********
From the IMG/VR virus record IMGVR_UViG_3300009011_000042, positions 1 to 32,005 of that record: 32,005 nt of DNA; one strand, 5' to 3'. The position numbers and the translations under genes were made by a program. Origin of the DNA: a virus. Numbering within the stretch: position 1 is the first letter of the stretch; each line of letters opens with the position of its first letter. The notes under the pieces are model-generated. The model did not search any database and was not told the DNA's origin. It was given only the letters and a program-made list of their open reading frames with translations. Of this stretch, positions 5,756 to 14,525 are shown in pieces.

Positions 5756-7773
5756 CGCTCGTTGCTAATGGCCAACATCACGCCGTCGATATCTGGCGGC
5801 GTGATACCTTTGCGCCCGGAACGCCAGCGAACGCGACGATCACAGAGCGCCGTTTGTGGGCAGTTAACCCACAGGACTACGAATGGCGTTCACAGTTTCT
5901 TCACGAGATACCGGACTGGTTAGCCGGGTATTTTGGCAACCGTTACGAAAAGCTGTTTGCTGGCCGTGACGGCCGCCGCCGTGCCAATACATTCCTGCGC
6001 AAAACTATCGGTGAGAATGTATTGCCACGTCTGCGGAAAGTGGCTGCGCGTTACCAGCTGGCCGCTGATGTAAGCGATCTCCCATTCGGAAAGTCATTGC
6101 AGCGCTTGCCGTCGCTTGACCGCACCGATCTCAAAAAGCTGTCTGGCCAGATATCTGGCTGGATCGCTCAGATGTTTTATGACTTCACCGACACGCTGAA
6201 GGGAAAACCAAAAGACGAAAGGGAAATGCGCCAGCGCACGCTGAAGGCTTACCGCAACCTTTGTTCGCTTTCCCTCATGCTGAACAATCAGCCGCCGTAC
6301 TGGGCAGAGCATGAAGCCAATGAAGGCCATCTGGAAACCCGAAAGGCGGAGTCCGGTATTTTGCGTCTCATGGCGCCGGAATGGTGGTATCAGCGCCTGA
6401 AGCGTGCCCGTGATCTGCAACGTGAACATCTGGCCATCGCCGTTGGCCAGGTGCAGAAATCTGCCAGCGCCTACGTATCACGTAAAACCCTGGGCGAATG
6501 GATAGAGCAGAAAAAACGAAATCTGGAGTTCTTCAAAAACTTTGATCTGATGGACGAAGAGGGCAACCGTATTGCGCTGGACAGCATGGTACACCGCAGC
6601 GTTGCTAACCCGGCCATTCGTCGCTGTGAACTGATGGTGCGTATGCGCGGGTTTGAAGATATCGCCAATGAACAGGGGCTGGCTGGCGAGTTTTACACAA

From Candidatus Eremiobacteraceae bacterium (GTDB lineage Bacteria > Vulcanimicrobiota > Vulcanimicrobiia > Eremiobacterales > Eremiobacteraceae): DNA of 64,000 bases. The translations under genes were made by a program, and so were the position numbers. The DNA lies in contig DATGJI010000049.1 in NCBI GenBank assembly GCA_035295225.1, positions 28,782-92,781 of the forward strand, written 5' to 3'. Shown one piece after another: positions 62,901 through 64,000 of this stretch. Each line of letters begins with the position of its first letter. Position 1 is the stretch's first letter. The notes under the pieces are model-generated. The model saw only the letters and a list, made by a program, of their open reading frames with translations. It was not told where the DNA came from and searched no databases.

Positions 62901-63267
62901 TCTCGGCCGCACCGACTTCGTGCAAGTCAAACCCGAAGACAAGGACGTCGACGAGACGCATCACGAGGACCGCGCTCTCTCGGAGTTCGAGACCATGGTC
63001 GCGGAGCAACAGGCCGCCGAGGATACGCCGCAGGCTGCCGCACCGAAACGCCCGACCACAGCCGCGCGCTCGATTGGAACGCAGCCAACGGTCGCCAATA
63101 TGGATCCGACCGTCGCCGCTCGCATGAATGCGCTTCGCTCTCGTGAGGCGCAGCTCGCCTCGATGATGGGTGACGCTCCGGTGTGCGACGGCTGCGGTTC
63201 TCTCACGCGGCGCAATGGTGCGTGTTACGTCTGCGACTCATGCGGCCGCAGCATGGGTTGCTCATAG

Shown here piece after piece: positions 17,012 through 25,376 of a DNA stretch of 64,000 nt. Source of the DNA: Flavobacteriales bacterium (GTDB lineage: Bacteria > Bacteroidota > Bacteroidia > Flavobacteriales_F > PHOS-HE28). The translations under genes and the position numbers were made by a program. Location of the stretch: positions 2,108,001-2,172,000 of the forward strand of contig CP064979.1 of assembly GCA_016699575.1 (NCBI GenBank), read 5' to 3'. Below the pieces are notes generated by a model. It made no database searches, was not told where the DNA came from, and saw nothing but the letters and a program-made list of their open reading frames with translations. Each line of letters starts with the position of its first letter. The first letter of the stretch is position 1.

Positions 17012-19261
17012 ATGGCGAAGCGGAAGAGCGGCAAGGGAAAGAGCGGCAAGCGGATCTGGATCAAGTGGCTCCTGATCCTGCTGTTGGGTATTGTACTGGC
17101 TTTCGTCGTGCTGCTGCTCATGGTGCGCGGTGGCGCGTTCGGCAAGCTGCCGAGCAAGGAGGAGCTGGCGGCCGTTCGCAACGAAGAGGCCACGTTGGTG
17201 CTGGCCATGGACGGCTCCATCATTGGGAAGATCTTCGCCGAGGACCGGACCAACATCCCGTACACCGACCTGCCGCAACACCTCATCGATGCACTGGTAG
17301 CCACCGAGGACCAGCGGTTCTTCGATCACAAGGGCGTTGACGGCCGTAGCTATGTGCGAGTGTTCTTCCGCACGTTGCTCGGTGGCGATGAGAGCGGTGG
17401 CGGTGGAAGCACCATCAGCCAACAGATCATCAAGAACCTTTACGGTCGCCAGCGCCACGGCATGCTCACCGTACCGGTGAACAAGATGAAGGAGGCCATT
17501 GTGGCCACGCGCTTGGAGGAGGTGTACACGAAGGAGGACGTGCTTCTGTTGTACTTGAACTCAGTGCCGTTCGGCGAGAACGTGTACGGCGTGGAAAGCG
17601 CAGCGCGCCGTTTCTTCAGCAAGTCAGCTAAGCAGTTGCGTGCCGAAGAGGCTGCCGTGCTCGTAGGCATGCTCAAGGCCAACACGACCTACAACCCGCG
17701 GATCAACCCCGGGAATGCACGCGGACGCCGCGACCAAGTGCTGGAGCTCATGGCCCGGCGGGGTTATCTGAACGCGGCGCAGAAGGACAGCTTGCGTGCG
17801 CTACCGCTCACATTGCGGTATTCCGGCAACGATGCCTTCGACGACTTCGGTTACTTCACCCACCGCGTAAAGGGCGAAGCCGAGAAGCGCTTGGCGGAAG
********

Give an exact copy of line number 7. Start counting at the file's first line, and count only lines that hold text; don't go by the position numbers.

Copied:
6101 AGCGCTTGCCGTCGCTTGACCGCACCGATCTCAAAAAGCTGTCTGGCCAGATATCTGGCTGGATCGCTCAGATGTTTTATGACTTCACCGACACGCTGAA